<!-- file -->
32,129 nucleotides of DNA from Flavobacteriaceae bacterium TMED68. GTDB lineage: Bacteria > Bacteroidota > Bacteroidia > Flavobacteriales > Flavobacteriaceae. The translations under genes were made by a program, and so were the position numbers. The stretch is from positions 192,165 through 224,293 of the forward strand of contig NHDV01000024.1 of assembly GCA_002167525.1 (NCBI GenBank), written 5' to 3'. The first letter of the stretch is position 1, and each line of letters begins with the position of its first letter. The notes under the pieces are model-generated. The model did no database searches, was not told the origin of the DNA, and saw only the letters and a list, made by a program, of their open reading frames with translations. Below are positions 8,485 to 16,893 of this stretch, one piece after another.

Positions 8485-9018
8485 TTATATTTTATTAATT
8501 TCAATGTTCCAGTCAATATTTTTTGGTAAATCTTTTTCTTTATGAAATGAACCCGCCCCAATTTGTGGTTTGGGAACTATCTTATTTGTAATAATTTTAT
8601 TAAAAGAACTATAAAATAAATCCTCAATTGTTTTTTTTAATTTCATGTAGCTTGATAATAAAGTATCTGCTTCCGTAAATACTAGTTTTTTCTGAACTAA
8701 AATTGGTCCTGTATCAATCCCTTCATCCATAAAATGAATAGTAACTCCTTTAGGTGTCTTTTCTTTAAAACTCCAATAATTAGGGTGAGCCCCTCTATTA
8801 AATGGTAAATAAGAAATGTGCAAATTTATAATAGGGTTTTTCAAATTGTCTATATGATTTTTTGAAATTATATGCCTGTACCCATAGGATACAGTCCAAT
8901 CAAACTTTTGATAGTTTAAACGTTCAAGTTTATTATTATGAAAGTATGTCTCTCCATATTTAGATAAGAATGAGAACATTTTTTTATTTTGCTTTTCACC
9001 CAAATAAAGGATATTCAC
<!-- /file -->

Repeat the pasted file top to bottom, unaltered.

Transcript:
32,129 nucleotides of DNA from Flavobacteriaceae bacterium TMED68. GTDB lineage: Bacteria > Bacteroidota > Bacteroidia > Flavobacteriales > Flavobacteriaceae. The translations under genes were made by a program, and so were the position numbers. The stretch is from positions 192,165 through 224,293 of the forward strand of contig NHDV01000024.1 of assembly GCA_002167525.1 (NCBI GenBank), written 5' to 3'. The first letter of the stretch is position 1, and each line of letters begins with the position of its first letter. The notes under the pieces are model-generated. The model did no database searches, was not told the origin of the DNA, and saw only the letters and a list, made by a program, of their open reading frames with translations. Below are positions 8,485 to 16,893 of this stretch, one piece after another.

Positions 8485-9018
8485 TTATATTTTATTAATT
8501 TCAATGTTCCAGTCAATATTTTTTGGTAAATCTTTTTCTTTATGAAATGAACCCGCCCCAATTTGTGGTTTGGGAACTATCTTATTTGTAATAATTTTAT
8601 TAAAAGAACTATAAAATAAATCCTCAATTGTTTTTTTTAATTTCATGTAGCTTGATAATAAAGTATCTGCTTCCGTAAATACTAGTTTTTTCTGAACTAA
8701 AATTGGTCCTGTATCAATCCCTTCATCCATAAAATGAATAGTAACTCCTTTAGGTGTCTTTTCTTTAAAACTCCAATAATTAGGGTGAGCCCCTCTATTA
8801 AATGGTAAATAAGAAATGTGCAAATTTATAATAGGGTTTTTCAAATTGTCTATATGATTTTTTGAAATTATATGCCTGTACCCATAGGATACAGTCCAAT
8901 CAAACTTTTGATAGTTTAAACGTTCAAGTTTATTATTATGAAAGTATGTCTCTCCATATTTAGATAAGAATGAGAACATTTTTTTATTTTGCTTTTCACC
9001 CAAATAAAGGATATTCAC